What it takes to "Get to Yes" for Whole Farm Planning Policy
As new policy concepts emerge, their informed evolution is often hampered by unarticulated differences in individual and group interpretations of what they embody. Such is the case with "whole farm planning (WFP)," a systems-based concept for agroenvironmental management. If WFP is to move from preliminary concept to institutionalized policy tool. problems of definition, goal-setting, and implementation strategies must be resolved. An initial step to resolving those problems, or "getting to yes," requires clear articulation of the diverse views. This report is meant to accomplish two objectives. First, it provides a "primer" on the concept of whole farm planning and the issues involved in the development of whole farm planning policy. Second, it reports new information resulting from a structured interaction among a diverse set of interest groups, which adds richness to the idea of incorporating WFP into policy and identifies areas of common interest and potential disagreement among stakeholding groups in whole farm planning policy. No particular position on whole farm planning policy is advocated in this report. Rather, it is designed to elucidate the policy issues, identify key features that stakeholding groups see as essential for policy effectiveness, and make clearer the potential opportunities and challenges confronting policy makers if they pursue WFP policy. Partial funding for the effort was provided by the Soil and Water Conservation Society and the u.S. Environmental Protection Agency. All of the report's contents and conclusions, however, are solely the responsibility of the authors and the Wallace Institute. iii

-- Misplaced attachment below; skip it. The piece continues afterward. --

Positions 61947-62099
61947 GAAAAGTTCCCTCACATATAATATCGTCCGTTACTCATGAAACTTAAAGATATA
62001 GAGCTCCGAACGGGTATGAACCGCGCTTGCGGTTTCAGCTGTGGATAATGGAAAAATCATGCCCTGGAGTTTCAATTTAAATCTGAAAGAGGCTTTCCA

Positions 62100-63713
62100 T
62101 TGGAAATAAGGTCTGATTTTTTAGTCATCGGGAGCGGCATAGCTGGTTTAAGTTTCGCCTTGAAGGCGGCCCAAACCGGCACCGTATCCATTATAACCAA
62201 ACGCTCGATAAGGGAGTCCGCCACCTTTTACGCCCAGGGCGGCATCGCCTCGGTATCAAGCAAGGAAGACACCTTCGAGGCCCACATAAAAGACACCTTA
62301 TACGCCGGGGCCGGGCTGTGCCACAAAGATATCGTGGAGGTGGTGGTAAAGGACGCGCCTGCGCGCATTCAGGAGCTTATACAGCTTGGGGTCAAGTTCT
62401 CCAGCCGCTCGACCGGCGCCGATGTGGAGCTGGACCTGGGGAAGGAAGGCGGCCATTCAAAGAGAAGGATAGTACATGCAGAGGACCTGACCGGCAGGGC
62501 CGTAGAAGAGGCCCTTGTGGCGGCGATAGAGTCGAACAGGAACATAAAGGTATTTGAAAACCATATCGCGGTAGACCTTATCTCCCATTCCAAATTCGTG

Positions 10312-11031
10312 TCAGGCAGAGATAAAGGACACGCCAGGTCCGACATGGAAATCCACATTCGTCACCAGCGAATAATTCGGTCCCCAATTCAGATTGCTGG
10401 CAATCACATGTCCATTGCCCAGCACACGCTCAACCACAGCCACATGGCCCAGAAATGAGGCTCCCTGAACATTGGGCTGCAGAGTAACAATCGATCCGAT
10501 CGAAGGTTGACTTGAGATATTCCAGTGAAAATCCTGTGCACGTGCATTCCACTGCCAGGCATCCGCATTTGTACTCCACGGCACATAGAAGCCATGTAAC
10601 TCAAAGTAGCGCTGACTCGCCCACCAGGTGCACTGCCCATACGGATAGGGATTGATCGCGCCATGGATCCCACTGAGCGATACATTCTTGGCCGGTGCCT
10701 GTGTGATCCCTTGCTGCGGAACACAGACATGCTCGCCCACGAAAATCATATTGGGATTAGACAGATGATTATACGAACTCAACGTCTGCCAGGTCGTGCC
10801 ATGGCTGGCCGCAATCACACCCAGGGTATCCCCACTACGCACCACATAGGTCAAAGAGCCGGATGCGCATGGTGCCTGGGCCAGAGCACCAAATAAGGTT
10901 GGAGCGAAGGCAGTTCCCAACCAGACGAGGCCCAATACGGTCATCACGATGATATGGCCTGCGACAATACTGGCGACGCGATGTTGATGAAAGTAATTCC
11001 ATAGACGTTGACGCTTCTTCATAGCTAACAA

|This book is provided by Henry A. Wallace Institute for Alternative Agriculture in its series Policy Studies Program Reports with number 134114 and published in 1996.|
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